Eating vegetables can combat diabetes

Dr. Gabe Mirkin

Data from nine studies of 307,099 middle-aged people followed for up to 28 years shows that those who ate lots of plant-based foods and restricted meat had a 23 percent lower risk of developing type 2 diabetes, and those who ate the most vegetables had a 30 percent lower risk of developing diabetes than those who ate the least vegetables, no matter how much they weighed (JAMA Intern Med, published online July 22, 2019). The group that ate the most plants still ate 1.7 to 3.9 servings/day of dairy, eggs, fish, or meat. Mediterranean diets, the DASH diet (Dietary Approaches to Stop Hypertension), and the Alternate Healthy Eating Index all allow small amounts of meat and produce similar health benefits.

Eating lots of plants helps to prevent and treat diabetes because plants have lots of soluble fiber that is not absorbed until it reaches your colon. There bacteria break down soluble fiber into short chain fatty acids (SCFAs), which are absorbed into your bloodstream and travel to your liver where they help to make your cells more sensitive to insulin; lower high blood sugar, blood cholesterol and blood pressure; and reduce inflammation. Plants also help to prevent obesity by improving leptin, adiponectin, high sensitivity C-reactive protein, and interleukin-6 blood levels.

Meat and Risk for Diabetes
Most people know that a diet with a lot of added sugar increases risk for diabetes, but a diet that includes regular portions of red meat also increases risk for diabetes, and if you already have diabetes, eating meat can drive blood sugar levels even higher. Eating meat causes blood sugar and insulin levels to rise (Diabetes Res Clin Pract, Aug 2011;93 Suppl 1:S52-9). Insulin drives sugar into cells, and it also drives the building blocks of protein (amino acids) into cells (Biochem J, Nov 1958;70(3):353-358).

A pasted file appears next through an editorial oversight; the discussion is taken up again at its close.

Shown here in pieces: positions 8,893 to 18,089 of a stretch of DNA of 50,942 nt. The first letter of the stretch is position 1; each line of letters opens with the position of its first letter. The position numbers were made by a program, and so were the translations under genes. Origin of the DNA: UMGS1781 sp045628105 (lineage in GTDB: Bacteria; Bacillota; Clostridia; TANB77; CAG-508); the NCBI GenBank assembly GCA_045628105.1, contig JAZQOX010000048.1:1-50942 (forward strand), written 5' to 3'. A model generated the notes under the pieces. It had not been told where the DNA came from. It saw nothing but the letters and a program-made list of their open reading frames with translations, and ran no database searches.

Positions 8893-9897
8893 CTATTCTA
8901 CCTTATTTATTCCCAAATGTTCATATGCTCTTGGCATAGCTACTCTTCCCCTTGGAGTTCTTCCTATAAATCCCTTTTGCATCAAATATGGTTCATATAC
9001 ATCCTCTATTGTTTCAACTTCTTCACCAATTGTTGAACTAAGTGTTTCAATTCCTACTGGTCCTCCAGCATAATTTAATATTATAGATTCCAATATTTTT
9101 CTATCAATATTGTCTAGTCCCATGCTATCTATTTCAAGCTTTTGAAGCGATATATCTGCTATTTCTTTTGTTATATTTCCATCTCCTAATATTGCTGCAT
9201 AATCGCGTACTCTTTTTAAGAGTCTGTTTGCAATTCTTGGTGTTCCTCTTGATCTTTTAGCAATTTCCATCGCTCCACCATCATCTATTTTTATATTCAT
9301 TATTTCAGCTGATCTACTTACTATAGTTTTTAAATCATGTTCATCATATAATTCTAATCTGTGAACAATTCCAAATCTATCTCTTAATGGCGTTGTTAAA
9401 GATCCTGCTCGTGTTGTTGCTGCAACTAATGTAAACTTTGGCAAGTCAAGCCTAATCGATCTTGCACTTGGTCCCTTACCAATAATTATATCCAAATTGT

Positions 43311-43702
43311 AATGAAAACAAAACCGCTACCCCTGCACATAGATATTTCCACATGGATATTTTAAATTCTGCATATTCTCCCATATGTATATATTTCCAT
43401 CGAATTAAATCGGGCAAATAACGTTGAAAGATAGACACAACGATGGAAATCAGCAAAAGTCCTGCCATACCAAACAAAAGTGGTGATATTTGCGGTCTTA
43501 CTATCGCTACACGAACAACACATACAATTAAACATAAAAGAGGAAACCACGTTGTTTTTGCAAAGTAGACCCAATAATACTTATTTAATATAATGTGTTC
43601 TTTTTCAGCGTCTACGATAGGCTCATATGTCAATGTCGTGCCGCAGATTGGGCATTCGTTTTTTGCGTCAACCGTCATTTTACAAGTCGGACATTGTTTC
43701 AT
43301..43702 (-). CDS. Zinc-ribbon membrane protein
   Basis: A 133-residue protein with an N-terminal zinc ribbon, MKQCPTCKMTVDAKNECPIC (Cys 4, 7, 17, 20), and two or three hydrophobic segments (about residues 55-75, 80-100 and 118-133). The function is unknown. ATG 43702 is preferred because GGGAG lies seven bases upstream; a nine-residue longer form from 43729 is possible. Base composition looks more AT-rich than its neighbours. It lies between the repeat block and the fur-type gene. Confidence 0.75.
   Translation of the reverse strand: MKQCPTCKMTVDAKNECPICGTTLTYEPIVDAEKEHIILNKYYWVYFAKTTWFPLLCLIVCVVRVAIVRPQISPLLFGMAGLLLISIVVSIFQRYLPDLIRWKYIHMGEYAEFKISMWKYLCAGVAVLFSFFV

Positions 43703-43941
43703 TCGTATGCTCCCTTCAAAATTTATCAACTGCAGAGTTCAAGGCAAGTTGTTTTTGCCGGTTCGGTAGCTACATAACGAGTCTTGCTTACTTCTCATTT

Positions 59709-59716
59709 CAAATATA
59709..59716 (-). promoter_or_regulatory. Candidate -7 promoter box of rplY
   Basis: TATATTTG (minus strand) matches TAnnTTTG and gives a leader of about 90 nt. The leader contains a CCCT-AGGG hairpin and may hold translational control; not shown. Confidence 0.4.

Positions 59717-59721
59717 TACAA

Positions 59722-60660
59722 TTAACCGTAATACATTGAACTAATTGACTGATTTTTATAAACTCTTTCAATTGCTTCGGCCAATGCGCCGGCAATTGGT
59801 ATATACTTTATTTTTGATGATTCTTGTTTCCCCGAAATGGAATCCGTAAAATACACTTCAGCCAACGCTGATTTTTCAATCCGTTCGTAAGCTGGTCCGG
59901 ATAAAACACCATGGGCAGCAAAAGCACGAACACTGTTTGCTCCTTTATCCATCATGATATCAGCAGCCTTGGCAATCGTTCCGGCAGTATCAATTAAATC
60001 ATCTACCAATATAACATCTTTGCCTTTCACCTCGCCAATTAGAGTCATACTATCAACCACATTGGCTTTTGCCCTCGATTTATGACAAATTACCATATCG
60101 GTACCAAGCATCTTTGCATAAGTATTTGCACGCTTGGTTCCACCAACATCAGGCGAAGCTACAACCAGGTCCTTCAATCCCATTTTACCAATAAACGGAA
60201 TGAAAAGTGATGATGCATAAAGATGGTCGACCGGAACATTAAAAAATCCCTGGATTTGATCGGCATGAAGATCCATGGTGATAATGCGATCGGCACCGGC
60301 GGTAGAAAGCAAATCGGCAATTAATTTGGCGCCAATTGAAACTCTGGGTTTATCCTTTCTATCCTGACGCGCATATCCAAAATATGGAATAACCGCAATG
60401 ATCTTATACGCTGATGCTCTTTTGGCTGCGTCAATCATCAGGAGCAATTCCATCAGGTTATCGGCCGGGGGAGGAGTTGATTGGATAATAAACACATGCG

Eating red meat or processed meat is also associated with excess fat in the liver that causes high blood sugar levels, which can lead to diabetes (Journal of Hepatology, March 19, 2018). The authors of this study believe that the most damaging component is heterocyclic amines (HCAs) that are formed when the meat is cooked at high temperatures. A review of three prospective studies showed that the highest association of diabetes with red meat, chicken or fish came when they were cooked at high temperatures without water — grilling, broiling or roasting (Diabetes Care, March 14, 2018). When you cook with water, the sugar in foods combines with water to form harmless byproducts, but cooking without water allows the sugar in meats to combine with proteins and DNA to form HCAs, which increase heart attack and cancer risks as well as risk for diabetes.

My Recommendations for Preventing and Treating Diabetes
• Eat a wide variety of vegetables, fruit, beans, nuts, whole grains (not ground into flour) and other seeds
• Restrict sugar-added foods
• Restrict all drinks with sugar in them, including fruit juices
• Restrict red meat and processed meat
• Avoid being overweight, particularly if you store excess fat in your belly
• Try to exercise for at least 30 minutes every day

Dr. Gabe Mirkin is a Villager. Learn more at www.drmirkin.com.